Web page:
• On 7th December 2017, a group of unidentified individuals who presented themselves as law enforcement officials forced their way into the apartment where animal rights activist Galina Kucherenko and her daughter Valeria live in Ashgabat. They broke through the metal door and forcibly took first the mother and then the daughter with them, claiming that they were acting in response to a complaint from neighbours about the nuisance of the cats and dogs living in the apartment. When fellow civil society activist Natalia Shabunts, whom Kucherenko managed to call before she was taken away, arrived to the apartment, she found it locked up, with apparent signs that the metal door had been pried open. Toward the evening, Valeria Kucherenko was released after being held for several hours and taken to court and fined 50 manat (about 12 EUR) for allegedly resisting police. During her detention, Valeria did not see her mother and did not receive any clear information about her. Only several days later, it was discovered that Galina Kucherenko had been sentenced to 15 days of administrative detention on the basis of the alleged complaint from neighbours about the lack of sanitation in her apartment. On 12th and 18th December, the activist’s daughter was allowed to visit her and bring warm clothes, medicine and food and Galina was finally released on 22nd December. Galina Kucherenko has been involved in efforts to protect stray animals in Ashgabat for several years and has used social media to criticise local authorities for the brutal killing of strays. TIHR and IPHR as well as Human Rights Watch and other NGOs denounced the detention of the animal rights activist and her daughter. Representatives of the international community also raised concerns over her case with the Turkmenistani authorities.

In a separate incident, a RFE/RL correspondent was subjected to a new attack:

  • On 27th November 2017, a group of men, several of whom wore police uniforms, prevented RFE/RL correspondent Soltan Achilova from taking pictures of the demolition of houses in the Keshi area in Ashgabat. They forcibly confiscated her camera and took her away by car. After one of the police officers received a phone call, Achilova was released. She got her camera back, but her pictures had been erased and the camera was damaged. This was the fifth attack on Achilova to be reported in 2017. As reported, she also faced other forms of harassment and, during the Asian Games in September 2017, she temporarily left Turkmenistan due to the serious threats she had received.

No perpetrators have thus far been identified or arrested in connection with the attack on the mother of TIHR’s head, who lives in Turkmenistan. The investigation into this attack, which was covered in the previous update, continues.

Association and peaceful assembly

Protest against increasing bus ticket prices

As covered before, protests against government policies are rare in Turkmenistan due to the repressive climate. However, in some cases, residents carry out spontaneous protests on socio-economic issues affecting their everyday lives. A recent example includes a protest over increasing costs for public transportation that were introduced by authorities in the context of the current economic crisis:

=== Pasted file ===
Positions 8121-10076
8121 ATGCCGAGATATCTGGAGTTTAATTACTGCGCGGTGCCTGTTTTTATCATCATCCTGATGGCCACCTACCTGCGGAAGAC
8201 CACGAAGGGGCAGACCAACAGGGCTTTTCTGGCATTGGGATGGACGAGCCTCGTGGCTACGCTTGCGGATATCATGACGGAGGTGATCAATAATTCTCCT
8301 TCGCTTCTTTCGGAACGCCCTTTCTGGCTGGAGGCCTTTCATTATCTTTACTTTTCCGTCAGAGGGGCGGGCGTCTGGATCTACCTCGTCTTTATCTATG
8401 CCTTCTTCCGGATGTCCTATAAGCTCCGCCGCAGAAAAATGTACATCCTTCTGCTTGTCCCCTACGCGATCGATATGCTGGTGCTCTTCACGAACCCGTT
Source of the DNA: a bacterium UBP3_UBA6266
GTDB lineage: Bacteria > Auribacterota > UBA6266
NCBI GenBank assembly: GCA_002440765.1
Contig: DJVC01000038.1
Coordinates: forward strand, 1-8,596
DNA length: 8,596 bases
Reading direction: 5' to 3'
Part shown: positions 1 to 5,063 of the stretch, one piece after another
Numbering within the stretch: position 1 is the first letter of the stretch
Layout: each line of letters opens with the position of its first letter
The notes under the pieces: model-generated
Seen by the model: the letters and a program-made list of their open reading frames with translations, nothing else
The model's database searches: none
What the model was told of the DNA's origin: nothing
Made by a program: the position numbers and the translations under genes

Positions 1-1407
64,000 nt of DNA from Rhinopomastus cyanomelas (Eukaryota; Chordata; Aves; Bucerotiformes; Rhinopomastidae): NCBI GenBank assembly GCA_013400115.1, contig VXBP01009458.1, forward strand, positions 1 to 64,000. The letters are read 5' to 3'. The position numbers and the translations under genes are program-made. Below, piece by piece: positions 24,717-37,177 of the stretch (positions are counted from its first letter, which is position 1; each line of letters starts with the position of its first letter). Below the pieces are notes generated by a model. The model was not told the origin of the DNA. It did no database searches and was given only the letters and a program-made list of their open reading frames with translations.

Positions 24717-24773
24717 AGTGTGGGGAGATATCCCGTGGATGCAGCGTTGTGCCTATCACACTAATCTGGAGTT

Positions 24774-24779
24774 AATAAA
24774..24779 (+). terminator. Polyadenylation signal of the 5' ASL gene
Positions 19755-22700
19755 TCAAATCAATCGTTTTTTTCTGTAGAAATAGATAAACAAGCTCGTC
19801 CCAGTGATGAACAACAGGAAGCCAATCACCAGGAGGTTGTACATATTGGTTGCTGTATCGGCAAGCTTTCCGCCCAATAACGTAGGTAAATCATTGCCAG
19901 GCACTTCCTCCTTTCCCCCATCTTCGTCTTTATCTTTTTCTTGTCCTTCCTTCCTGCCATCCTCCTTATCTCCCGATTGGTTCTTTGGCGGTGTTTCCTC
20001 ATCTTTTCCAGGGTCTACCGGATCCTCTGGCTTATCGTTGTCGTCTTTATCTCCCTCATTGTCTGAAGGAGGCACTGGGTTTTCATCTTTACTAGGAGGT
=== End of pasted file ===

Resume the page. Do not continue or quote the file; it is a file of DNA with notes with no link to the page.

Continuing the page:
• On 3rd November 2017, local residents in the Gerogly settlement in the Dashoguz region gathered outside the local administration building to express their discontent over the sharp increase in the cost of bus tickets to the region’s capital. Given the lack of employment opportunities in the settlement and nearby areas, many residents commute to the city of Dashoguz for work every day. From the beginning of November, the price for bus tickets for this trip increased by over 54 percent – from 1.10 to 1.70 manat. The local authorities responded to commuters’ concerns by retracting the price hike, which suggests that they wanted to prevent further protests. In other regions, price increases for public transportation remained in place.
Mass mobilisation of residents for official events

In spite of the criticism from the international community, Turkmenistan’s authorities continue to forcefully mobilise residents en masse for official events and celebrations, a violation of their right to freedom of assembly which includes voluntary participation. A recent example of a forced mobilisation is as follows:

  • On New Year’s Eve 2017, official celebrations were organised at central squares in Ashgabat and other major cities. According to TIHR, employees of state institutions and students were required to attend these festivities in Dashoguz and other cities. Similar to other government-initiated mass events, the New Year celebrations reinforced the president’s personality cult. The state information agency Turkmenistan Today reported that the host at the Ashgabat festivities being broadcasted on TV spoke on behalf of all citizens, expressing the “people’s great love” for its leader, as well as “deep gratitude” for his “tireless work and selfless service to the Motherland”. When speaking at the event, the president himself stressed the “colossal” work done in 2017 “for the benefit of the people and the country”, and failed to remark on the current economic crisis.

In some cases, the mass mobilisation of residents by the authorities has taken the form of forced labour. For example, the Turkmen service of RFE/RL reported in December 2017 that employees of state institutions in the Dashoguz region were mobilised to take part in the behind the scenes work of filming a feature movie based on the president’s book Turkmenistan – the heart of the Great Silk Way. Those concerned were required to spend entire days putting scenery in place, removing snow or cleaning the territory where the filming took place. According to RFE/RL, they were expected to cover the costs of travel to the filming venue themselves and were threatened with sanctions, including dismissal from their jobs, if they refused to comply.